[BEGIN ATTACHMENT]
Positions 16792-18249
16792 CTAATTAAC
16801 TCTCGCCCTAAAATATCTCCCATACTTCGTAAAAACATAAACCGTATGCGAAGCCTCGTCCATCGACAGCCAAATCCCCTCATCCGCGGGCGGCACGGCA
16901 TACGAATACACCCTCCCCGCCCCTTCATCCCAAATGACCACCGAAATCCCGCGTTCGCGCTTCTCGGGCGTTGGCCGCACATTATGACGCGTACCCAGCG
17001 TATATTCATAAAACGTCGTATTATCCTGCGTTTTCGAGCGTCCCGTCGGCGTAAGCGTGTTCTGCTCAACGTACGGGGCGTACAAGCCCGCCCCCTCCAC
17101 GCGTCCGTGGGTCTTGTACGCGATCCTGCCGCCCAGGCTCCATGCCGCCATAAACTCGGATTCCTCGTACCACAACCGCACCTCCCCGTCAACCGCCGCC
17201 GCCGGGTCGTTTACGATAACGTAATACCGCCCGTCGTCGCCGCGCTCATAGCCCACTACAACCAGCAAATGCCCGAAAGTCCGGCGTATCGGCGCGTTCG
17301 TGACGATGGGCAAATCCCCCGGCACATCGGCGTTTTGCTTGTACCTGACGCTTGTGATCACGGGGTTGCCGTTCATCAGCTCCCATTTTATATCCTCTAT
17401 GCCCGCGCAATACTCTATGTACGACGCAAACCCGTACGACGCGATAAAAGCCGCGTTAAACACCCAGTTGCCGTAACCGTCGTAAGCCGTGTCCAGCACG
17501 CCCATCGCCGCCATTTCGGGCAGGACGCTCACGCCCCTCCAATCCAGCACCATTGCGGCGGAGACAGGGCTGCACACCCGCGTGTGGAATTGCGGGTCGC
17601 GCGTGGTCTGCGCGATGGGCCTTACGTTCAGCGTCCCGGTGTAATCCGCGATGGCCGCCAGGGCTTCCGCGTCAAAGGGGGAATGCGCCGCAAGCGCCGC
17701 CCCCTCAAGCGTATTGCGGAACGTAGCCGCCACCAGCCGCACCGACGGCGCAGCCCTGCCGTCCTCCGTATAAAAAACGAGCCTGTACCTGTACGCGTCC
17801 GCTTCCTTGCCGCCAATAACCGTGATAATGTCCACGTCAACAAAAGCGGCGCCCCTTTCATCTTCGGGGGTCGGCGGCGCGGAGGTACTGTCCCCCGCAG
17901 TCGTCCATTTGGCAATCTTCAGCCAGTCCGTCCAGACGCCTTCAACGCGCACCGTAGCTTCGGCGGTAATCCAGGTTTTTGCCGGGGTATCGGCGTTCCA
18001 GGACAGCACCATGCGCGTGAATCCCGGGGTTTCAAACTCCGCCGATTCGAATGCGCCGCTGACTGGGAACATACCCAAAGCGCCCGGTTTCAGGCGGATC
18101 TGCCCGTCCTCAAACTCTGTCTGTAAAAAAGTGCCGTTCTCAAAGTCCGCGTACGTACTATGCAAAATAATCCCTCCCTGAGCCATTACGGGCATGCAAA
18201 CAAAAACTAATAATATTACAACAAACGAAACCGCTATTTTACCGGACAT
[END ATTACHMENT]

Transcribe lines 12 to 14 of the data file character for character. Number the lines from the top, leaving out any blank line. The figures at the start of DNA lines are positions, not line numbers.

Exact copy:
17701 CCCCTCAAGCGTATTGCGGAACGTAGCCGCCACCAGCCGCACCGACGGCGCAGCCCTGCCGTCCTCCGTATAAAAAACGAGCCTGTACCTGTACGCGTCC
17801 GCTTCCTTGCCGCCAATAACCGTGATAATGTCCACGTCAACAAAAGCGGCGCCCCTTTCATCTTCGGGGGTCGGCGGCGCGGAGGTACTGTCCCCCGCAG
17901 TCGTCCATTTGGCAATCTTCAGCCAGTCCGTCCAGACGCCTTCAACGCGCACCGTAGCTTCGGCGGTAATCCAGGTTTTTGCCGGGGTATCGGCGTTCCA